SECURE Act 2.0 Offers Incentives to Businesses and Employees for Retirement Plans
Employers and employees can take advantage of the expansion of credits and opportunities created for workplace retirement plans under SECURE Act 2.0.
Here are some key points:
- SECURE Act 2.0 follows the initial phase by Congress to address the retirement crisis in the United States. Setting Every Community Up for Retirement Enhancement (SECURE) Act was signed into law Dec. 27, 2019.
- SECURE 2.0 is an attempt to build on the initiatives already started to help a wide range of Americans achieve retirement security and financial wellbeing.
Its provisions include:
Eligibility Expansion for Small Businesses to Earn Tax Credit
Beginning in 2023, eligible businesses with 50 or fewer employees can qualify for a credit equal to 100 percent of the administrative costs for establishing a workplace retirement plan. The original SECURE Act gave startup businesses with up to 100 employees a tax credit equal to 50% of administrative costs, capped annually at $5,000. Eligible businesses with 51 to 100 employees remain subject to the original SECURE Act provision.
A New Credit for Employer Contribution Costs
Also beginning in 2023, eligible businesses with up to 100 employees might be entitled to a tax credit based on their employee matching or profit-sharing contributions. This credit, which caps at $1,000 per employee, phases down gradually over five (5) years and is subject to further reductions for employers with 51 to 100 employees.
Technical Correction for Small Businesses to Qualify for Startup Credit
If a business offers a retirement plan for the first time by joining a multiple employer plan (MEP) or a pooled employer plan (PEP), regardless of how long the MEP or PEP has existed, they should consult with their accounting professional to see if they are eligible for the credit.
Expansion of Auto-Enrollment
- SECURE 2.0 requires automatic enrollment for new 401(k) or 403(b) plans beginning in 2025. The initial default rate must be between 3% and 10%, including annual auto-escalation of 1%, up to at least 10% but not more than 15%.
- Automatic enrollment in a retirement plan is designed to make it easier for employees to participate. Employees who prefer not to participate can opt out. There is an exception to the requirement for small businesses with 10 or fewer employees, new businesses less than 3-years-old, churches, and governmental plans. To add even more convenience, businesses can integrate automatic enrollment with payroll.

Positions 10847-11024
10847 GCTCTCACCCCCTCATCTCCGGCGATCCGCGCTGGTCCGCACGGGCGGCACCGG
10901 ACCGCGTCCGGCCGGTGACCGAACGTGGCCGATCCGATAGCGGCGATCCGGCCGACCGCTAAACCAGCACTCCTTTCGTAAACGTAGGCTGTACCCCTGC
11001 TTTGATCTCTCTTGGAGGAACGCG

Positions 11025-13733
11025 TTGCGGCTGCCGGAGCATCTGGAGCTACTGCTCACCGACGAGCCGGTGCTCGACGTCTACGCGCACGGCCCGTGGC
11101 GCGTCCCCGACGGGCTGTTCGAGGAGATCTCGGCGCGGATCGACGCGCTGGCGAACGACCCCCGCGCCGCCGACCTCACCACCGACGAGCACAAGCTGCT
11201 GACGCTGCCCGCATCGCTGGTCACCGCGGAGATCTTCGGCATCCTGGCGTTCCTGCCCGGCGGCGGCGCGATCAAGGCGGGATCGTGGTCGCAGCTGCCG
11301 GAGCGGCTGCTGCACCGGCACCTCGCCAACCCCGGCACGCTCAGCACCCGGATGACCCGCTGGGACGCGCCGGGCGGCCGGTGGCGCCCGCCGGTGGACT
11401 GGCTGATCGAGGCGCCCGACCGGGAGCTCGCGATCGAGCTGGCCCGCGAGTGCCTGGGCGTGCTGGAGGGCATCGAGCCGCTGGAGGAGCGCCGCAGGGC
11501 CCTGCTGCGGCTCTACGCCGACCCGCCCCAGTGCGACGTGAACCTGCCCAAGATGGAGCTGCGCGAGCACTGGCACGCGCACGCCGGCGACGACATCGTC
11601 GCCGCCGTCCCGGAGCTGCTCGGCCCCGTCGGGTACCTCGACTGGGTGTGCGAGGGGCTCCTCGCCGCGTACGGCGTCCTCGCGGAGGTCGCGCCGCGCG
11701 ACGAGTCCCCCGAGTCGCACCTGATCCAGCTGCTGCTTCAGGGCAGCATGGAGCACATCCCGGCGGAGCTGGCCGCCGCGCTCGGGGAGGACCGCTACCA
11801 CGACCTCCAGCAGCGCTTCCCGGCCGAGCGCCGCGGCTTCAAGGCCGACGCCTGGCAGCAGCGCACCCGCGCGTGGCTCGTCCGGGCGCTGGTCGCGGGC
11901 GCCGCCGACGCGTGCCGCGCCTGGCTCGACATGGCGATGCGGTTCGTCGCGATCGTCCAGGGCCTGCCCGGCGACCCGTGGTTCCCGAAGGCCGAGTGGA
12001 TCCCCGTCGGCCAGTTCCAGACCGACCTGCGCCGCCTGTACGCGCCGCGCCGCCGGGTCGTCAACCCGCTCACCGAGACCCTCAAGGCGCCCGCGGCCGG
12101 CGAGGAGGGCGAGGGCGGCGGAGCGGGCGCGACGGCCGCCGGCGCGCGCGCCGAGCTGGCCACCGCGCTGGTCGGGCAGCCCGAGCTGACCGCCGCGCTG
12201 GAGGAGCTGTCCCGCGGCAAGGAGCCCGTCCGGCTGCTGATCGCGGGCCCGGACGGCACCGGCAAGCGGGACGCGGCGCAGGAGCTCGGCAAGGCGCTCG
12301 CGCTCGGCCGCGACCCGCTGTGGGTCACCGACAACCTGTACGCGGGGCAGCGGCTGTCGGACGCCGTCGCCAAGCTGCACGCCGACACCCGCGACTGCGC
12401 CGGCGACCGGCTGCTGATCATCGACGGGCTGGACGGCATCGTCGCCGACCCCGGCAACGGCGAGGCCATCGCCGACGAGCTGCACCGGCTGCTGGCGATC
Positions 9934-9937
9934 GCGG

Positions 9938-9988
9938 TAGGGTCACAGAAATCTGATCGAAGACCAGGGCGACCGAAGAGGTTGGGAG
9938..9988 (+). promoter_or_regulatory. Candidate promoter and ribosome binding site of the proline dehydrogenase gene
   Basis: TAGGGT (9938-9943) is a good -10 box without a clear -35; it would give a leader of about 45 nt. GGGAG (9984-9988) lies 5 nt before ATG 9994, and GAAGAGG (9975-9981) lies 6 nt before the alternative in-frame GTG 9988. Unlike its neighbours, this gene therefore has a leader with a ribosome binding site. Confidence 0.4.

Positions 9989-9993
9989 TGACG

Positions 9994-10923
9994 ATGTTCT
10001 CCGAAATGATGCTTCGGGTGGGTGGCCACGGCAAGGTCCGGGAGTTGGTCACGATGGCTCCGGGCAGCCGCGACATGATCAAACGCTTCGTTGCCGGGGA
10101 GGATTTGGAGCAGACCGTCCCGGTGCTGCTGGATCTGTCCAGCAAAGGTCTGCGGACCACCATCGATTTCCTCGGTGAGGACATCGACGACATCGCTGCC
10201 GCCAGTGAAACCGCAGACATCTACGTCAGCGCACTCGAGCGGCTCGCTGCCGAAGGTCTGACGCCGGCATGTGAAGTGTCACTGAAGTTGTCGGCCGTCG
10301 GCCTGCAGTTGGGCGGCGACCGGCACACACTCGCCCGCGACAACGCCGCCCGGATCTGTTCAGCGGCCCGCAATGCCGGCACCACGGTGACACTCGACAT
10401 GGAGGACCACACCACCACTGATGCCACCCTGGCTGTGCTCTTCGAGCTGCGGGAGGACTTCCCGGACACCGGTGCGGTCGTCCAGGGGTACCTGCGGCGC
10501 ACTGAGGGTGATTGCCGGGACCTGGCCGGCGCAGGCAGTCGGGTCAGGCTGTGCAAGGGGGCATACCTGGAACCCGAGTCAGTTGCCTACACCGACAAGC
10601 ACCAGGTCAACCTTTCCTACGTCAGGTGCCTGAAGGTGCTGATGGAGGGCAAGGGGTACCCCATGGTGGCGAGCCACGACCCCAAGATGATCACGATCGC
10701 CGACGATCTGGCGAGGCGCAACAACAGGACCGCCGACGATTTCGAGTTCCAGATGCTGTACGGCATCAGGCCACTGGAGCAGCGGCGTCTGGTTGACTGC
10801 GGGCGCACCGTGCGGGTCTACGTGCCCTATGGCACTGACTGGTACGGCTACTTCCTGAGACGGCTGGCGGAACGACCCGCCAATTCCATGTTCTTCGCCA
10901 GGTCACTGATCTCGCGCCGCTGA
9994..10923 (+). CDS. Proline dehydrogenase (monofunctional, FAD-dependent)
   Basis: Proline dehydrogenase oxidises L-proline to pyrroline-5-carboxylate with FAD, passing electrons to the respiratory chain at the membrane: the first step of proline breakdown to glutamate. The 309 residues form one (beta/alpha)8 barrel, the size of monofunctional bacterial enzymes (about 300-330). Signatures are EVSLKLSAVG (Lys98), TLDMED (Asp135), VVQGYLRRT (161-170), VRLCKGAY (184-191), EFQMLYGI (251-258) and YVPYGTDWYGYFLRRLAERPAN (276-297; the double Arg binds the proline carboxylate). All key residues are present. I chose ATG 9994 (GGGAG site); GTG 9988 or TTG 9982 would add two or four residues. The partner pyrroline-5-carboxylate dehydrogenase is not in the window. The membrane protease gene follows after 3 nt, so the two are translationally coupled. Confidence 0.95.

Changes to Benefit a Multigenerational Workplace
- Today’s workplace is more generationally diverse than ever. Older employees are working longer, and Millennials make up roughly one-third of the American workforce. SECURE Act 2.0 addresses these age groups.
- For older employees, the law raises the required minimum distribution (RMD) age from 72 to 73 beginning in 2023, and then to age 75 beginning in 2033. There is also a new catch-up contribution provision beginning in 2025: For those ages 60 through 63, the amount would be increased to the greater of $10,000 or 50% more than the regular catch-up amount for an employer-sponsored 401(k) and 403(b).
- Since today’s workforce includes more part-time workers, they will be eligible to contribute to an employer-sponsored retirement plan. The Act requires employers to allow long-term, part-time workers to defer to their 401(k) plans. Beginning in 2025, part-time employees are required to work two consecutive years and complete at least 500 hours of service in each year to be eligible, a change from the original SECURE Act’s three-years-of-service rule. The law also transforms the current Saver’s Credit that provides millions of low and middle-income individuals with an incentive to save for retirement each year to a Saver’s Match beginning in 2027. The Saver’s Match will be a federal matching contribution deposited to a taxpayer’s IRA or retirement plan.
Student Loan Payment Matching
Student loan debt, according to the Federal Reserve in 2021, impacts 45 million Americans whose combined debt for student loans is $1.75 trillion.
Starting in 2024, the law will allow employers to make matching contributions to an employee’s 401(k) per their plan provisions when an employee makes a student loan repayment, thus enabling the employee to pay off their student loan and save for retirement at the same time.
Retirement Partners Can Help
SECURE Act 2.0 is more comprehensive than what is outlined above, but these are some of the key areas of interest that could impact businesses. Retirement Partners of CA can be utilized to help your business take advantage of implementing and managing a retirement plan.
Disclosures, Sources, and Footnotes
For plan sponsor use only, not for use with participants or the general public. This information is not intended as authoritative guidance or tax or legal advice. You should consult with your attorney or tax advisor for guidance on your specific situation.